Another group driving M&A activity in cybersecurity is corporates. Weighed down by the sheer multitude of solutions in the market, today’s chief information security officers (CISOs) are grappling with an overload of data, overlapping functionality, limited oversight and mounting costs. For the firms that have the resources, the solution is bolstering and streamlining their cyber defenses via the acquisition route. In August 2021, Deloitte enhanced its cybersecurity offerings with the acquisition of a cyber solution, gaining the business’ well-tested frameworks, methodologies, and technology-enabled tools for industrial control systems / operational technology (ICS/OT) security.
Meanwhile, venture capital (VC) investments into cybersecurity have been rampant. According to Momentum Cyber, investors poured $11.5 billion in VC financing into cybersecurity start-ups in the first half of 2021, up from $4.7 billion a year earlier. So how are acquisitive incumbents and corporates affecting VC returns? Pitchbook research shows that later-stage investments are more likely to pay off than Series A and B investments. This is typically because market leaders tend to acquire earlier in the company lifecycle or compete in new business segments internally to limit the start-up’s competitive advantages.
Focusing on the energy industry, innovative and targeted start-ups can help extend the scope of cybersecurity to meet new and emerging needs with next-generation technologies as digitization takes hold. As part of the energy transition, utilities are looking to innovate their retail business models, enrich customer experience and deepen their engagement with users. The solid trust between brands in the energy industry and adjacent industries becomes fragile on digital platforms and can be susceptible to cyber-attacks.
Cutting through the noise
Early-stage investing in cybersecurity companies, whatever the motivation, is challenging and reaping the desired returns, be they strategic or financial, is far from straightforward. Investors must be judicious in spotting potential, identifying the right market opportunity and then providing the start-up with the direction to capitalize on the problem they are solving or to develop new use cases. Strategic and corporate investors with a personal interest in the business they are investing in risk overlooking budding industry trends while financial investors with a pure returns-first mentality may be lured by the momentum of the cybersecurity market and fail to refine the proposition to fit the end-market need.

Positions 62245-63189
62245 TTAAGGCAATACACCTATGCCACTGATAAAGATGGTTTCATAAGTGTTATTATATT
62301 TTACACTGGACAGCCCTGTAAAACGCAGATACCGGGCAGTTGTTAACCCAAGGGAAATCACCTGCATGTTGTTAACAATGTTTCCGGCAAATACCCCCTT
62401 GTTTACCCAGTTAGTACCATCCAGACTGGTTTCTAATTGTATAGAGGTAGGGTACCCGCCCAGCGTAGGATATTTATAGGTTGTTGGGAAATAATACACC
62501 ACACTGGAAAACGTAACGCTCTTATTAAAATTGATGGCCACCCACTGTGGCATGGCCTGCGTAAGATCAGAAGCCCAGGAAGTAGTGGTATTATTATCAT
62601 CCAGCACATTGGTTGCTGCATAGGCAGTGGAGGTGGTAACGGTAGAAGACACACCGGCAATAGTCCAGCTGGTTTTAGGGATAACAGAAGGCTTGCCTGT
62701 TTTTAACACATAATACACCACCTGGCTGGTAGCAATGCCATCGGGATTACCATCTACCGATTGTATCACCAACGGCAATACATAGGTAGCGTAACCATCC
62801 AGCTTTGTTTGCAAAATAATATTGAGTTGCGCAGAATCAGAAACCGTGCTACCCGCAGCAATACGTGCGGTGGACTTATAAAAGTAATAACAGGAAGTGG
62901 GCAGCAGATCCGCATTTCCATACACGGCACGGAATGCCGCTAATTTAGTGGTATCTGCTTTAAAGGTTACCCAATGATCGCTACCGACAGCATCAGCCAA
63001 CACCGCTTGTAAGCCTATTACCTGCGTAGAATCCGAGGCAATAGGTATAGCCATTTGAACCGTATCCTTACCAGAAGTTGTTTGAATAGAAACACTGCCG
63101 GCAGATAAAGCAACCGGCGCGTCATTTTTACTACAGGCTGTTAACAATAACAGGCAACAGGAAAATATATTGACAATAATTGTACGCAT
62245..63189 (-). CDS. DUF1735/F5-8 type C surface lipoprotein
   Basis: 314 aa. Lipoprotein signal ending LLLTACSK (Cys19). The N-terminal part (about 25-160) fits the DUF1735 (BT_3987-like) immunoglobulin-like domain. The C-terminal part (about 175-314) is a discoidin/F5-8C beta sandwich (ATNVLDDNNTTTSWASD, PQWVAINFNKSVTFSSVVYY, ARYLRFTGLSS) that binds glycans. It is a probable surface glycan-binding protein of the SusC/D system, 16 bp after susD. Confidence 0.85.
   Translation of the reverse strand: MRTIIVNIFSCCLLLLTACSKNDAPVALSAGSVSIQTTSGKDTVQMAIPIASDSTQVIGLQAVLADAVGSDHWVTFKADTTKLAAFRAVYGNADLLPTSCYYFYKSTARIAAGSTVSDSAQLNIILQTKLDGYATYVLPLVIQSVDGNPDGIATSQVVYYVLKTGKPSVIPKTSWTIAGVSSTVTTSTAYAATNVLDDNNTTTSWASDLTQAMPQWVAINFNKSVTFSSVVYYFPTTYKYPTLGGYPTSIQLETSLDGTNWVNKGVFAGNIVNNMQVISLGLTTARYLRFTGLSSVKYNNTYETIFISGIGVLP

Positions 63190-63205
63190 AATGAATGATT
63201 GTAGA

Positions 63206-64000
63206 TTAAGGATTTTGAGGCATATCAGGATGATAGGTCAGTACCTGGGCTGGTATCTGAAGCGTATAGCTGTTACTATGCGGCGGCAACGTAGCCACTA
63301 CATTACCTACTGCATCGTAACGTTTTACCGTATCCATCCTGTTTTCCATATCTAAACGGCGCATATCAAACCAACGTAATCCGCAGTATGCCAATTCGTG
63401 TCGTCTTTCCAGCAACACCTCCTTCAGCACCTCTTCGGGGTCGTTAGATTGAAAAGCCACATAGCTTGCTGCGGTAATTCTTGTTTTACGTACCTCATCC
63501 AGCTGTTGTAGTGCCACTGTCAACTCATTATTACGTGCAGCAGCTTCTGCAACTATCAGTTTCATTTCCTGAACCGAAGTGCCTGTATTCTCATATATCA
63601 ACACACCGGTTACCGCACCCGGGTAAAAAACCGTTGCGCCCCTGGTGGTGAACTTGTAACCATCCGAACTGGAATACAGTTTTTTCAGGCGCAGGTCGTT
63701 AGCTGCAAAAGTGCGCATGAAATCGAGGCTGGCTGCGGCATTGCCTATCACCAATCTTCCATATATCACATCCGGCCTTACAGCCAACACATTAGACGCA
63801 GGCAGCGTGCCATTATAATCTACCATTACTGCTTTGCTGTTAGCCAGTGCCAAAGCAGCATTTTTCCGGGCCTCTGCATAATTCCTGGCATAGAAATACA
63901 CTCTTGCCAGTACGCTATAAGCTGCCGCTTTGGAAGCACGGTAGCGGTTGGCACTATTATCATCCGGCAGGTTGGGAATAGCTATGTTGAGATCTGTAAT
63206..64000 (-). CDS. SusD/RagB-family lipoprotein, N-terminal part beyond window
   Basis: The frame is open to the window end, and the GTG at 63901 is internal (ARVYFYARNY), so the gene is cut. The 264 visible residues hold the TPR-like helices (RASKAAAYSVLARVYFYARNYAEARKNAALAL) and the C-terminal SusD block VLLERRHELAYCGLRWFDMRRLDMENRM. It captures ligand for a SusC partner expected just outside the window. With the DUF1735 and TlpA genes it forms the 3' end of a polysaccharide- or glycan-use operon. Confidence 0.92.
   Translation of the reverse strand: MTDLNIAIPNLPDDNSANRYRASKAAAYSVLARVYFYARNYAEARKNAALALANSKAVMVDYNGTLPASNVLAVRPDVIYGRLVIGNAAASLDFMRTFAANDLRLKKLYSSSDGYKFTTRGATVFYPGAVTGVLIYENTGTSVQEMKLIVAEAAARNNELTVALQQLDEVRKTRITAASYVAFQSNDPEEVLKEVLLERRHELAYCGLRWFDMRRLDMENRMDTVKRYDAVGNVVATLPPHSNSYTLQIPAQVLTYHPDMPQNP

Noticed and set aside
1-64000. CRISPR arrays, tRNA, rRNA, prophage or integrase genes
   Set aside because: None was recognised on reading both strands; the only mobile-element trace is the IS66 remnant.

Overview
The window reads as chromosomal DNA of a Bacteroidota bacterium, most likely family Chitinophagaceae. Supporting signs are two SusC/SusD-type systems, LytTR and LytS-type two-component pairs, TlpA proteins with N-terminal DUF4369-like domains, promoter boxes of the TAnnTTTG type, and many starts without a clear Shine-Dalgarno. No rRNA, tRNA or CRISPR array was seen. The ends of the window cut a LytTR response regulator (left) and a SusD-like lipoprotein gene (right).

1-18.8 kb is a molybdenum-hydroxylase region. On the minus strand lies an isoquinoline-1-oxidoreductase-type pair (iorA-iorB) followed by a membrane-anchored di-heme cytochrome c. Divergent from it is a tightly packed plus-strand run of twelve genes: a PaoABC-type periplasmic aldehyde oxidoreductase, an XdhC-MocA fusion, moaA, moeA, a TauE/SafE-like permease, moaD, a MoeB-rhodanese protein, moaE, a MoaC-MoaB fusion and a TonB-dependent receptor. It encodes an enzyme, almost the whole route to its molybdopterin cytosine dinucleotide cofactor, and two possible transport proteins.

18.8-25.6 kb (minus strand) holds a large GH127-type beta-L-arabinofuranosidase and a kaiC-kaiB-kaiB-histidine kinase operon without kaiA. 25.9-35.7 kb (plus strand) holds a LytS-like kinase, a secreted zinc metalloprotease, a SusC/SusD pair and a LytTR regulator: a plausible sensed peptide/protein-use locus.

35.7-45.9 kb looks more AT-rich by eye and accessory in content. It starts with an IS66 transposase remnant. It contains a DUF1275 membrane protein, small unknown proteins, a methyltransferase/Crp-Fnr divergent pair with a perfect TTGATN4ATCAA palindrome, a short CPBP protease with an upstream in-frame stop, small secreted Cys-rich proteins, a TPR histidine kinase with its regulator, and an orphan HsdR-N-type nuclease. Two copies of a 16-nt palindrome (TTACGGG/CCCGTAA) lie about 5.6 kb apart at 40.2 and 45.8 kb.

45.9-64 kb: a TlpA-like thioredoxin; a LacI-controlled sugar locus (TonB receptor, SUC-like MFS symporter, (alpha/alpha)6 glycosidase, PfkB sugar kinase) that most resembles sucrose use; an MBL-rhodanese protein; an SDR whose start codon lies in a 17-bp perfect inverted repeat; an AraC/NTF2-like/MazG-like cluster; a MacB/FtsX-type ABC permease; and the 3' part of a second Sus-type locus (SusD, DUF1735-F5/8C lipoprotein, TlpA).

A powerful blend
A solid foundation of the industry, corporate, technology and investment expertise is key to investing in cybersecurity; finding the right company without that blend of expertise is difficult. Such a blend allows for an informed, comprehensive outlook that strengthens not only judgment upon investing but also the investor’s approach to the mentoring and acceleration of the business.
They can provide a cybersecurity start-up with insights into the energy industry, help to finetune their solution for market needs and immerse them into the customer’s world through pilot projects. Being a hybrid of a financial and strategic investor means they can take financial risk and hedge it with good strategic alignment. They can support strategic explorations with their capital strength and therefore capture early cybersecurity trends before they become financially attractive or widely deployed.
Ultimately, investors that approach a start-up or portfolio company from both a corporate and industry angle – bringing an in-depth understanding of the firm’s target market – will have a special advantage in finding the businesses most likely to succeed.